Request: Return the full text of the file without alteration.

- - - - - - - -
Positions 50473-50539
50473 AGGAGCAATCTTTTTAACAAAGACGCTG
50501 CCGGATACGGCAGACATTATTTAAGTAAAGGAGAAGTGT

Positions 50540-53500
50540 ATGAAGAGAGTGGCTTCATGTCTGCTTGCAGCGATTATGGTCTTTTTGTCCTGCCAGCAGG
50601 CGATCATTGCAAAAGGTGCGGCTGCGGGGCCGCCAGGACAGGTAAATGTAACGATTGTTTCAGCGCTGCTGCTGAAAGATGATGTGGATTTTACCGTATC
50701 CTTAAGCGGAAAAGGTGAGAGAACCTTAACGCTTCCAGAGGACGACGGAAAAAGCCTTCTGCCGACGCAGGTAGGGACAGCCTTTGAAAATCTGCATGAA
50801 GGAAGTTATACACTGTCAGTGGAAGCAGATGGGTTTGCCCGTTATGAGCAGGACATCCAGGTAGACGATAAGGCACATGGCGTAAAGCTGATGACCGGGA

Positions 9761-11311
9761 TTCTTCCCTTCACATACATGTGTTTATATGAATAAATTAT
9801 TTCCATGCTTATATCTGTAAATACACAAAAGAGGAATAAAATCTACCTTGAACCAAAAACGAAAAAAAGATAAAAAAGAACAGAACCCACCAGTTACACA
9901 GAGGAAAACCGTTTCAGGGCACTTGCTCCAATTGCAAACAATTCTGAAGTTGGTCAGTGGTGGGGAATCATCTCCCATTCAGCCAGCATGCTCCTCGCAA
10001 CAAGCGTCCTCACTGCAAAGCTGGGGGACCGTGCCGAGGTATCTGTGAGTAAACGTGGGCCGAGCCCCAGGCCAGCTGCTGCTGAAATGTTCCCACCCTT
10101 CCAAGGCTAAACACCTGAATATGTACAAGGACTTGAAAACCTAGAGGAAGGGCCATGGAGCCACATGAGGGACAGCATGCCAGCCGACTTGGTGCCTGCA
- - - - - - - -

Positions 50473-50539
50473 AGGAGCAATCTTTTTAACAAAGACGCTG
50501 CCGGATACGGCAGACATTATTTAAGTAAAGGAGAAGTGT

Positions 50540-53500
50540 ATGAAGAGAGTGGCTTCATGTCTGCTTGCAGCGATTATGGTCTTTTTGTCCTGCCAGCAGG
50601 CGATCATTGCAAAAGGTGCGGCTGCGGGGCCGCCAGGACAGGTAAATGTAACGATTGTTTCAGCGCTGCTGCTGAAAGATGATGTGGATTTTACCGTATC
50701 CTTAAGCGGAAAAGGTGAGAGAACCTTAACGCTTCCAGAGGACGACGGAAAAAGCCTTCTGCCGACGCAGGTAGGGACAGCCTTTGAAAATCTGCATGAA
50801 GGAAGTTATACACTGTCAGTGGAAGCAGATGGGTTTGCCCGTTATGAGCAGGACATCCAGGTAGACGATAAGGCACATGGCGTAAAGCTGATGACCGGGA

Positions 9761-11311
9761 TTCTTCCCTTCACATACATGTGTTTATATGAATAAATTAT
9801 TTCCATGCTTATATCTGTAAATACACAAAAGAGGAATAAAATCTACCTTGAACCAAAAACGAAAAAAAGATAAAAAAGAACAGAACCCACCAGTTACACA
9901 GAGGAAAACCGTTTCAGGGCACTTGCTCCAATTGCAAACAATTCTGAAGTTGGTCAGTGGTGGGGAATCATCTCCCATTCAGCCAGCATGCTCCTCGCAA
10001 CAAGCGTCCTCACTGCAAAGCTGGGGGACCGTGCCGAGGTATCTGTGAGTAAACGTGGGCCGAGCCCCAGGCCAGCTGCTGCTGAAATGTTCCCACCCTT
10101 CCAAGGCTAAACACCTGAATATGTACAAGGACTTGAAAACCTAGAGGAAGGGCCATGGAGCCACATGAGGGACAGCATGCCAGCCGACTTGGTGCCTGCA